“There are all warning markers — DANGER! — in our history books, written down so that we don’t repeat their mistakes. Our positions in the story are parallel — they at the beginning, we at the end — and we are just as capable of messing it up as they were. Don’t be so naive and self-confident. You’re not exempt. You could fall flat on your face as easily as anyone else. Forget about self-confidence, it’s useless. Cultivate God-confidence.” — 1 Corinthians 10:11 (The Message)
History, if forgotten, repeats itself.
Recovering alcoholics have a tendency to “romance the drink.” No matter how low you become when you “hit bottom,” there are those memories that somehow retain a rosy glow in the mind of the addict. The glass of champagne in celebration of a loved one’s wedding. The salt-rimmed margaritas enjoyed at the beach in the summertime. The warm glow experienced while having a few beers at a family cookout. By romancing the drink, we feel we are honoring the few snapshots of time in which we were not exhibiting addictive behavior. For the person in recovery, it is a dangerous train of thought to board because it is not accurate history.
What should we do when we romanticize the memories of our drinking days? These thoughts could be triggered by any number of things:
1. Stress: for an active alcoholic or addict, the drug always promised to ease the stressful times in our lives, but ultimately did NOT deliver. A glass of wine will not keep stress from affecting the mind and body…it only tricks it into thinking it will. Fifteen minutes of oblivion is never worth repeating the history that brought us to sobriety in the first place.
2. Feelings of being out of control: From my experience, addicts are often “control freaks.” We like things to happen a certain way, and we like to know when they will occur. This is one of the hardest things about recovery because it requires constant submission to God. Any illusion we had about being in control when we drank/used was just that — an illusion. With sobriety, we can have the wherewithal to surrender that illusion to God DAILY.
3. Taking sobriety for granted: This is perhaps the most slippery rock of all. If you are an alcoholic, you will not “outgrow” your disease. Nor will you “get well.” You have an incurable condition for which there are treatments and options for disease management. Having one drink or using on one occasion does not prove you aren’t addicted; it only sets the stage for a painful and repetitive relapse pattern. How much do I respect the parameters of my disease? One drink is all it would take for me to fall flat on my face again.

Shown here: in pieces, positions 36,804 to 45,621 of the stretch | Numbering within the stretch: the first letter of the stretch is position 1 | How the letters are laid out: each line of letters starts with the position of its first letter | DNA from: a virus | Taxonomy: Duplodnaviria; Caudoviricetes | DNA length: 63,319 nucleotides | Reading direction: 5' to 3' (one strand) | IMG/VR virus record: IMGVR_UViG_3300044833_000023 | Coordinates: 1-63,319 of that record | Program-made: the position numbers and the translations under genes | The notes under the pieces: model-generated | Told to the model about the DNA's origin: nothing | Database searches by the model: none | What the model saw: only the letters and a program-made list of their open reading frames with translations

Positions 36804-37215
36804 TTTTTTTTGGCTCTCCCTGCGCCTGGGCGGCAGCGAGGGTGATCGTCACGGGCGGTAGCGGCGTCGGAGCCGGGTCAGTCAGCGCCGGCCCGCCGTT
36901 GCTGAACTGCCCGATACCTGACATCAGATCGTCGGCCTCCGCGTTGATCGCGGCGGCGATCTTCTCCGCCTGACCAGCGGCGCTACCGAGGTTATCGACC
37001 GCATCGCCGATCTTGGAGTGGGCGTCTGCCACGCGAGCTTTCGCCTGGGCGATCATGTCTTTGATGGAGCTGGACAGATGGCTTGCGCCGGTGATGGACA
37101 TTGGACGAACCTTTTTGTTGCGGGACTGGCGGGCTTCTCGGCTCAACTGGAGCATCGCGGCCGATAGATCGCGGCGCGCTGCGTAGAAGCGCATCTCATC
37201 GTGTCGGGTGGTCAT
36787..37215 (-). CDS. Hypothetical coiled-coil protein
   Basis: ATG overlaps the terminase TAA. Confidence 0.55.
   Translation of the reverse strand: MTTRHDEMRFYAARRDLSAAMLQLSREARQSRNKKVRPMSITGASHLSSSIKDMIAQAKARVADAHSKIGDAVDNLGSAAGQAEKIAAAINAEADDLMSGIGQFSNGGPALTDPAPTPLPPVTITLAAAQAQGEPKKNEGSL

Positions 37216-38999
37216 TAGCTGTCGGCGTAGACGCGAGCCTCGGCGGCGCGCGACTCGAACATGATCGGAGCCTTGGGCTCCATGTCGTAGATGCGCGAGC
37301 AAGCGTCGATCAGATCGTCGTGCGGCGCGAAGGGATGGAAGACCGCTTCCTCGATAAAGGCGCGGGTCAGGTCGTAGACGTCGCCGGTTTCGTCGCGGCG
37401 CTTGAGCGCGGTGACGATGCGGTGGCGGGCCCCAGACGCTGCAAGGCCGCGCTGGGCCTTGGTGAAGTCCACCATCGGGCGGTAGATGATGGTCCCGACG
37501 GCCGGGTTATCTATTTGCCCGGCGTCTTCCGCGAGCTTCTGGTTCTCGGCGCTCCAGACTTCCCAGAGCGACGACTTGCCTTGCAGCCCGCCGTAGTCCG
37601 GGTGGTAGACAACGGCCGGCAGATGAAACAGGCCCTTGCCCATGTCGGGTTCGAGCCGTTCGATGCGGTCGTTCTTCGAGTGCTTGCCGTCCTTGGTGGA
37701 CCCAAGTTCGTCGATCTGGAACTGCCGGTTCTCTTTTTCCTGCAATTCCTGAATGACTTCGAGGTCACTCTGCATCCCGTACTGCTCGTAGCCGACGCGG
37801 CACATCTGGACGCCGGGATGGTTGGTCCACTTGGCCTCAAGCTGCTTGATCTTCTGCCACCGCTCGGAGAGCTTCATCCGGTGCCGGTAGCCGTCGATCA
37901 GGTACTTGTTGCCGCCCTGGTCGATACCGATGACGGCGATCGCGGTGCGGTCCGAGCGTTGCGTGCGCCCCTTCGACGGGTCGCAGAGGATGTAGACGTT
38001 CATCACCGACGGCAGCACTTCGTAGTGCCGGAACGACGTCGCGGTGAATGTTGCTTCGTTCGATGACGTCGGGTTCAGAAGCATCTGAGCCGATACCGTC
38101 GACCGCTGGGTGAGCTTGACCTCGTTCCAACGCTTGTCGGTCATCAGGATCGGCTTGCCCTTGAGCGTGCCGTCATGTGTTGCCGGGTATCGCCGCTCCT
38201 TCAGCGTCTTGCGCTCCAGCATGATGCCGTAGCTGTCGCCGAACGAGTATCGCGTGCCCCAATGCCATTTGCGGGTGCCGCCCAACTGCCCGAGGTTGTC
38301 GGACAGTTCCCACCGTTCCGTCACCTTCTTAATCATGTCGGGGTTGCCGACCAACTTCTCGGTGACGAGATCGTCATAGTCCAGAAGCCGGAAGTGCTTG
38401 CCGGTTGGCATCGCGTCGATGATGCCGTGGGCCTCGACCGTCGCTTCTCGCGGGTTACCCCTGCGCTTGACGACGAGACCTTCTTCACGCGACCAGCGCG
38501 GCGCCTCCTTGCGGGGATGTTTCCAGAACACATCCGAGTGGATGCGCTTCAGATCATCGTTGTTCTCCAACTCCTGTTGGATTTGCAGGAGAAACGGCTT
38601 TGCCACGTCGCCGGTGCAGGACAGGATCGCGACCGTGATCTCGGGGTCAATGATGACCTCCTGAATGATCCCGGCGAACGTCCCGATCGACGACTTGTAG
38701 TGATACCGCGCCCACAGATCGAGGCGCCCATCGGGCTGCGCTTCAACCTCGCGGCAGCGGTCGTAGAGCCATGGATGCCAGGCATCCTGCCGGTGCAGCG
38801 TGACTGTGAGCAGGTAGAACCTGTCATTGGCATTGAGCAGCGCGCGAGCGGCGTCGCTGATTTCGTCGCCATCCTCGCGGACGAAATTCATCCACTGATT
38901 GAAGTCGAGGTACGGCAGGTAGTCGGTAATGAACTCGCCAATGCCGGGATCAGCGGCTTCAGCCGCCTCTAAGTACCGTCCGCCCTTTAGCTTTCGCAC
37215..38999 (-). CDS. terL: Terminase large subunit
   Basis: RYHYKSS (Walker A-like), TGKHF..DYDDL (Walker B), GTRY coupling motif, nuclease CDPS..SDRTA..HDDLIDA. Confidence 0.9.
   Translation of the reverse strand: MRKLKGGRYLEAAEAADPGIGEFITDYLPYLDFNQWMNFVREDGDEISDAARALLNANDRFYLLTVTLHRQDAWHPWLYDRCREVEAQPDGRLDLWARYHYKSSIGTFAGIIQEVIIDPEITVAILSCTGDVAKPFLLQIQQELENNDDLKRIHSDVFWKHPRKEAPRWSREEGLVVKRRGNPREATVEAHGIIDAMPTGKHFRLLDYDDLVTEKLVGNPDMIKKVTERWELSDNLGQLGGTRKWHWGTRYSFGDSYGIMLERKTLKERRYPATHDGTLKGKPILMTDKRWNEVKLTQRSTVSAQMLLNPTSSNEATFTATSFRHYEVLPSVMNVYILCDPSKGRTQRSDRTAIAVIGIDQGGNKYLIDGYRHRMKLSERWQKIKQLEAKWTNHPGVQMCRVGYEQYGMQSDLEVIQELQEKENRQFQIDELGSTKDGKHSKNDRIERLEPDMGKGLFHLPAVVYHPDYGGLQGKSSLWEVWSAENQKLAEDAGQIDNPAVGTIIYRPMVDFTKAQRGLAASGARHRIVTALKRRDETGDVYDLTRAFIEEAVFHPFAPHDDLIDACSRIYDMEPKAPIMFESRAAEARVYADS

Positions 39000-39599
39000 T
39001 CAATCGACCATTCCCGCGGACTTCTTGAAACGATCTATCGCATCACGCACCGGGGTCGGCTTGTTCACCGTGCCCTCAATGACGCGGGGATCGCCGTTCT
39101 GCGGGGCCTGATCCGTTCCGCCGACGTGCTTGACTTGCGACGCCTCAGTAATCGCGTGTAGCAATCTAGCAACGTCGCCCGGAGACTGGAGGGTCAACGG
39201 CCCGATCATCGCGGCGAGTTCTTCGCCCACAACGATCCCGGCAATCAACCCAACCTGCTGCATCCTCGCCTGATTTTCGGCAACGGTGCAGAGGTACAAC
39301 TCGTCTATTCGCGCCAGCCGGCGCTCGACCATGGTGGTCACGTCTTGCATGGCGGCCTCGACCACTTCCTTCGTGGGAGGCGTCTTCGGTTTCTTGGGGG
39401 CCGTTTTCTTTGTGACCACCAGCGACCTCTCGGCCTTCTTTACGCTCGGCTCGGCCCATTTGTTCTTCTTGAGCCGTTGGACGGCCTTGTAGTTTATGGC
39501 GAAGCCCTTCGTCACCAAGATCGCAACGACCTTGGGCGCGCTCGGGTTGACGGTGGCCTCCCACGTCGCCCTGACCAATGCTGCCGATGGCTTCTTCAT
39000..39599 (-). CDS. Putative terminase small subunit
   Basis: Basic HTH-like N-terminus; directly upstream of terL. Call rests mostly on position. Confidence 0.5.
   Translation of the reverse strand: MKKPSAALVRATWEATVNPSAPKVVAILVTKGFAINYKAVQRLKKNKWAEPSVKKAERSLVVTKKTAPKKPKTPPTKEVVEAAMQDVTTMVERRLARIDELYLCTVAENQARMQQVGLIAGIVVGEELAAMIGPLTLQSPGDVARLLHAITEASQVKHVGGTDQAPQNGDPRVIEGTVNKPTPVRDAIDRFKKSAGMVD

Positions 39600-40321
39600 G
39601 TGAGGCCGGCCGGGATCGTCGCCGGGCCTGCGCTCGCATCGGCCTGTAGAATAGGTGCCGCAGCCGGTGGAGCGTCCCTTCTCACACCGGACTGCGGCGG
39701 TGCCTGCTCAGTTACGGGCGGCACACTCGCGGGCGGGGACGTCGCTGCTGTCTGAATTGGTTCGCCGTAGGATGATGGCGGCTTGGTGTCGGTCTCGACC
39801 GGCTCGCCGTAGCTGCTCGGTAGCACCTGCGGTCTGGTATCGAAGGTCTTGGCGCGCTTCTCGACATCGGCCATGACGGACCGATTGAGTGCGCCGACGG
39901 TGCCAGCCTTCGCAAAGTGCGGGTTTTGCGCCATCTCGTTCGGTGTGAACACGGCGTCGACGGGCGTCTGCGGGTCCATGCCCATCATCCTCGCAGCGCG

4. Putting confidence in self, rather than God. I got myself into the mess of active alcoholism, but God got me out. In my experience, having God-confidence is the difference between a successful recovery and a frustrating, self-driven relapse pattern. Part of managing the disease of addiction is to remember the past for what it was – dysfunctional. I am just as capable of messing things up as I’ve ever been.
It helps me to imagine each deceptively-idyllic picture of having romanced the drink with its ‘before’ or ‘after’ snapshot, based in reality.
The glass of champagne imbibed in at a wedding? It was really the fifth or sixth drink, as I had started while getting ready for the event hours before, and had to fill a soda cup with wine to keep the buzz at a comfortable level until the ceremony started.
The salt-rimmed margaritas in the summertime? They created an environment in which I took risks with myself and my children and embarrassingly passed out on the beach.
Beer at family barbecues? What better venue than a family event to really get obliterated and make yourself sick because you cannot stop your drinking.
Romancing the drink honors that which does not deserve honor. Not being part of the tinkling glasses and toasts among friends and feeling a part of the normal drinker world….such a small price to pay for living life with clarity, whole and full. What I could not do for myself was no problem for our loving God — when I cultivated confidence in him.
It's an honor he deserves.